5 Ways Market Researchers Can Understand Pre- and Post-Launch Markets
By Meghan Oates-Zalesky

In InCrowd’s recent 2017 State of the Life Sciences Market Industry Report we asked career life science market researchers what they fear most. Their answer: inability to understand their market.

Considering both the staggering cost and probability of failure, the pressure to ensure approved drugs succeed in the marketand the costs of market miscalculationsis extremely high.

In 2014 the Tufts Center for the Study of Drug Development estimated that it takes $2.6 billion to bring a new drug to market. That same year, according to a global study by Simon Kucher & Partners, 72% of all drug launches didn’t meet their revenue projections.  

Long before FDA approval, during the early phases of a drug’s development, pharma manufacturers can’t do much to control the viability of their product. It is after FDA approval, when the drug is ready to launch, when companies can plan most effectively.

A successful  product launch needs to help recoup those billions in drug development investment. But with 72% of drug launches failing to meet their revenue projections, successful launches are far from the norm.

Given this pressure, market visibility is vitaland doesn’t need to be difficult to access. Here is a short-list of how you can get the feedback you need to truly know your market:

  1. Plan to be reactive. This is not an oxymoron. What it means is that every carefully planned launch must also account for the unknown and the unexpected, and integrate agile tools and resources to learn those things that can’t be known ahead of time and questions that beg other questions in real-time.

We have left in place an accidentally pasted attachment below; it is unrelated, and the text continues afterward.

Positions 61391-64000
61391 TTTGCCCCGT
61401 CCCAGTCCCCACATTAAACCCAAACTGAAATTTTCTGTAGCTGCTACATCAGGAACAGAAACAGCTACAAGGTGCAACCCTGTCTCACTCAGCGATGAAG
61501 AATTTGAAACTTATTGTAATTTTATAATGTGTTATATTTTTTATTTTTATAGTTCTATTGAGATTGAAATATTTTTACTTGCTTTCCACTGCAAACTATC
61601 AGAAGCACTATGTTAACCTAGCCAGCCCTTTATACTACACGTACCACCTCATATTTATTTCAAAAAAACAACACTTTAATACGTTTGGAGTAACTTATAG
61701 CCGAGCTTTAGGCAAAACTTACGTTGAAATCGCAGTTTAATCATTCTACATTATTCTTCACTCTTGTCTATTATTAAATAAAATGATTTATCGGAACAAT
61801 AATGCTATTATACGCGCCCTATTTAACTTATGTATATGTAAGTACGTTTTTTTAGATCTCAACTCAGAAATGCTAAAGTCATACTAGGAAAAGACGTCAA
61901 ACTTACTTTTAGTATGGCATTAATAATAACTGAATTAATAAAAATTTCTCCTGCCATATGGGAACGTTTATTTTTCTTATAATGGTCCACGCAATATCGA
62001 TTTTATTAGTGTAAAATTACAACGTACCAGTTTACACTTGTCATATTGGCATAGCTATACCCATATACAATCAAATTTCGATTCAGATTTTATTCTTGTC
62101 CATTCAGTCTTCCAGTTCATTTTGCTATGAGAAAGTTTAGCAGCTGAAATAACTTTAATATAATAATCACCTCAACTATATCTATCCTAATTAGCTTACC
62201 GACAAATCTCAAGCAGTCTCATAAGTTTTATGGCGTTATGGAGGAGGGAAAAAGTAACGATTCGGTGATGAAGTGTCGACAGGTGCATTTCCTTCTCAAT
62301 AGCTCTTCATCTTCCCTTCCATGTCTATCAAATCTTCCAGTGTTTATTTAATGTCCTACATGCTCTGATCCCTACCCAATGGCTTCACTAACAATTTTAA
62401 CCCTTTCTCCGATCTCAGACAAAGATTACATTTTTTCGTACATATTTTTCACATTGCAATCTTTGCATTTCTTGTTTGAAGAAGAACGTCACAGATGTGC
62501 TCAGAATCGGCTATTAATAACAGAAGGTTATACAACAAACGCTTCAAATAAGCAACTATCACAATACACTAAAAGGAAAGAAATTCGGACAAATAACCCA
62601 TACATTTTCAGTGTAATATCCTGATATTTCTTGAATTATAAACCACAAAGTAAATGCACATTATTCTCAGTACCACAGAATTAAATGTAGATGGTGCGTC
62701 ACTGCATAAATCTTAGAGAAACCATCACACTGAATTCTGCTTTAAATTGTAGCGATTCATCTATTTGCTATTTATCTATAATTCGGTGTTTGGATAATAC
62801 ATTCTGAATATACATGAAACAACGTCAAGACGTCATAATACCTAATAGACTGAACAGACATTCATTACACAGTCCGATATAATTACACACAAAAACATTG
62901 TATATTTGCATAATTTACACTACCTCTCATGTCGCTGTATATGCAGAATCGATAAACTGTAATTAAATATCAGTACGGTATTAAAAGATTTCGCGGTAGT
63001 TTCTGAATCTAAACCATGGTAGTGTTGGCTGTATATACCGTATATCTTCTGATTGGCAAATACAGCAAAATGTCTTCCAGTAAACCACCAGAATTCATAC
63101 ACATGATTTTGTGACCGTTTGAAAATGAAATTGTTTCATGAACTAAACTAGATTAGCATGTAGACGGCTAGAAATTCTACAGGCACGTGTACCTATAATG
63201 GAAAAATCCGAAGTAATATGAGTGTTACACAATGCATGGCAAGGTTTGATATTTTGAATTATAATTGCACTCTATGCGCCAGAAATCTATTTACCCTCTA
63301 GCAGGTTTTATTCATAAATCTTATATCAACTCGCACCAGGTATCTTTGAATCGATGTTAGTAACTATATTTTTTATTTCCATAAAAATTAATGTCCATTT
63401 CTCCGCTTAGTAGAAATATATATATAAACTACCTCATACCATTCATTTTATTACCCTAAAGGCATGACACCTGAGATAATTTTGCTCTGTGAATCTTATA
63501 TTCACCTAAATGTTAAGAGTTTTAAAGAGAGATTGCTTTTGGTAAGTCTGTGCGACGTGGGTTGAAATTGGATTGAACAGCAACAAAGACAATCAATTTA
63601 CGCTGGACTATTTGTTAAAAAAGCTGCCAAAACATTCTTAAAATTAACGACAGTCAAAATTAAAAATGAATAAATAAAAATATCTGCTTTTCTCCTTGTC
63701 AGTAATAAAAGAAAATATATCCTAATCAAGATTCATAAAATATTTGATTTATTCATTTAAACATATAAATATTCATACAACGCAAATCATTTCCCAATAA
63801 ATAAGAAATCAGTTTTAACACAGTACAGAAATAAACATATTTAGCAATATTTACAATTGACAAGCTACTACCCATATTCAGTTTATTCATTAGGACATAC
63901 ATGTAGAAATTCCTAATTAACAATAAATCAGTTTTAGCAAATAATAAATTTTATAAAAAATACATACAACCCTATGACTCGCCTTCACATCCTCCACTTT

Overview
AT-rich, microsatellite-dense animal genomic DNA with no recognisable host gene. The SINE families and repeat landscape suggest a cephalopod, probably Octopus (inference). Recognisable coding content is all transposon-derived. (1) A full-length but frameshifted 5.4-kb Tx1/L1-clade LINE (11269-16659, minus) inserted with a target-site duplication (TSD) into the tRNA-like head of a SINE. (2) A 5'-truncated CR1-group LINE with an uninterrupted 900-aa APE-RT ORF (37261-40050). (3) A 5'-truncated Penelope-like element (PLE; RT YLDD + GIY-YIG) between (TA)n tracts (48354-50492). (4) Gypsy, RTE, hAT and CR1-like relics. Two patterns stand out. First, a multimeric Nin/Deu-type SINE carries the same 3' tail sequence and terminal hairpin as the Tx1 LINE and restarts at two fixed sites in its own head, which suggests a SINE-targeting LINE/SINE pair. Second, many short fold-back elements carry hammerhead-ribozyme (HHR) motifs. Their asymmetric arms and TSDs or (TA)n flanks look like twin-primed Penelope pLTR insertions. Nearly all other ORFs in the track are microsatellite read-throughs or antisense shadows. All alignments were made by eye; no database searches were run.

2. Refine the profile.  During pre-launch, you should aggressively pulse your market to refine the provider profile to test assumptions around prescribers, understand provider preferences, and develop a good sense of potential adoption, market-sizing, and other critical market information well ahead of time.
  3. Design a blended market research approach. A combination of tactics, like mixing  agile quant and agile qual with more traditional methods, will allow for drill down on certain responses to get a more comprehensive view of findingsand give you time to adjust accordingly.
  4. Benchmark KPIs. Getting a baseline of KPIs  just prior to launch allows immediate and frequent tracking of these KPIs post-launch and gives you time to react to market surprises. Otherwise, you are waiting for an ATU to expose them months later, after the surprises have cost your brand market share. Automated tracking of just your critical KPIs will help mitigate the impact of any post-launch issues by allowing you to react and respond more quickly.
  5. Assess market-facing stakeholders post-launch. Understanding perceptions of sales reps, as well as other representatives who might be sent to the market to raise awareness of the product or treatment area (e.g., Medical Science Liaisons), is just as important as those of prescribers and patients. Many internal players carry the message for the brand. Be sure you are gathering their feedback on product and message receptivity and determining if that message is being communicated effectively.

One of the few consistencies of launches across the board is that they all bring surprises. Agile planning with the right tools and solutions can detect these surprises in real-time, before it’s too late, and help researchers handle them as thought that had always been part of the plan.

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